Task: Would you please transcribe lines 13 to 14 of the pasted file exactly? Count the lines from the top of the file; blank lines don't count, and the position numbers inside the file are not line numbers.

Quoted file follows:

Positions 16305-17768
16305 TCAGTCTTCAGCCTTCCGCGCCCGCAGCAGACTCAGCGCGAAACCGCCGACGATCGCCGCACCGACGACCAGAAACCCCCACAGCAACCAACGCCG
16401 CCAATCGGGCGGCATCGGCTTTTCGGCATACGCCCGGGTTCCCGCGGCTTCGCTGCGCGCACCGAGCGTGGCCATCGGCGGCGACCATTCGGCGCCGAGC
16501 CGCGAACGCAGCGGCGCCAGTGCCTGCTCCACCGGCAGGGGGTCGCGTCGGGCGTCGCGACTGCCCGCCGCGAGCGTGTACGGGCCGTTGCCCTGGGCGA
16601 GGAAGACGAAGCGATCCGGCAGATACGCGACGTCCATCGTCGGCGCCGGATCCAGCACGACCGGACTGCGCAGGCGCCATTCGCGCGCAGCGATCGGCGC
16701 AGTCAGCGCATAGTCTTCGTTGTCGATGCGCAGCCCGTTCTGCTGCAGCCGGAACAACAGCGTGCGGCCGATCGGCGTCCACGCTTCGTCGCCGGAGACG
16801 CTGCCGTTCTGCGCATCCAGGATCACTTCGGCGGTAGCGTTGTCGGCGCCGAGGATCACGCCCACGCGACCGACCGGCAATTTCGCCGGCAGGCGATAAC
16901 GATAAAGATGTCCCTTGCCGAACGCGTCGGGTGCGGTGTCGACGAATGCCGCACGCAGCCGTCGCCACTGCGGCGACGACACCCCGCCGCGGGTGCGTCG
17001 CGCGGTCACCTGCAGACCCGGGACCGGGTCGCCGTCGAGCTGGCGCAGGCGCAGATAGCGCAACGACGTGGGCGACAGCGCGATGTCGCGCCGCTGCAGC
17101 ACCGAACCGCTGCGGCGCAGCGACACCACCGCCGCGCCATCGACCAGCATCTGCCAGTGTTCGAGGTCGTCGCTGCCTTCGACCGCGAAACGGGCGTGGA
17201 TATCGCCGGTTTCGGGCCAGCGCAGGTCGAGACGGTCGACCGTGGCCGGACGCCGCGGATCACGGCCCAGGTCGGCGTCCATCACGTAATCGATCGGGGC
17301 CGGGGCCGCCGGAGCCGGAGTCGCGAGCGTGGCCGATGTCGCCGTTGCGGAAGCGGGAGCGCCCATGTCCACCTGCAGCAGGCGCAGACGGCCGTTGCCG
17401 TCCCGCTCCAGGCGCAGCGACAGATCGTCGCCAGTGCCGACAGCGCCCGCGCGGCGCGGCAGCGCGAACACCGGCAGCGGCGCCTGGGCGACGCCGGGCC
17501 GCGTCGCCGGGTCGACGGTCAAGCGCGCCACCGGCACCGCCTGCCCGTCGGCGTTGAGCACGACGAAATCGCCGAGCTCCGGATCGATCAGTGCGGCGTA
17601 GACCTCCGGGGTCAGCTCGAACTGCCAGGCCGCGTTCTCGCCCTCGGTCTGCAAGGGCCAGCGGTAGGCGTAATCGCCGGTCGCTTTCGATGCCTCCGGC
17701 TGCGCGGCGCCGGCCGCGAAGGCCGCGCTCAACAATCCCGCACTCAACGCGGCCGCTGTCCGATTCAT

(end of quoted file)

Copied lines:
17401 TCCCGCTCCAGGCGCAGCGACAGATCGTCGCCAGTGCCGACAGCGCCCGCGCGGCGCGGCAGCGCGAACACCGGCAGCGGCGCCTGGGCGACGCCGGGCC
17501 GCGTCGCCGGGTCGACGGTCAAGCGCGCCACCGGCACCGCCTGCCCGTCGGCGTTGAGCACGACGAAATCGCCGAGCTCCGGATCGATCAGTGCGGCGTA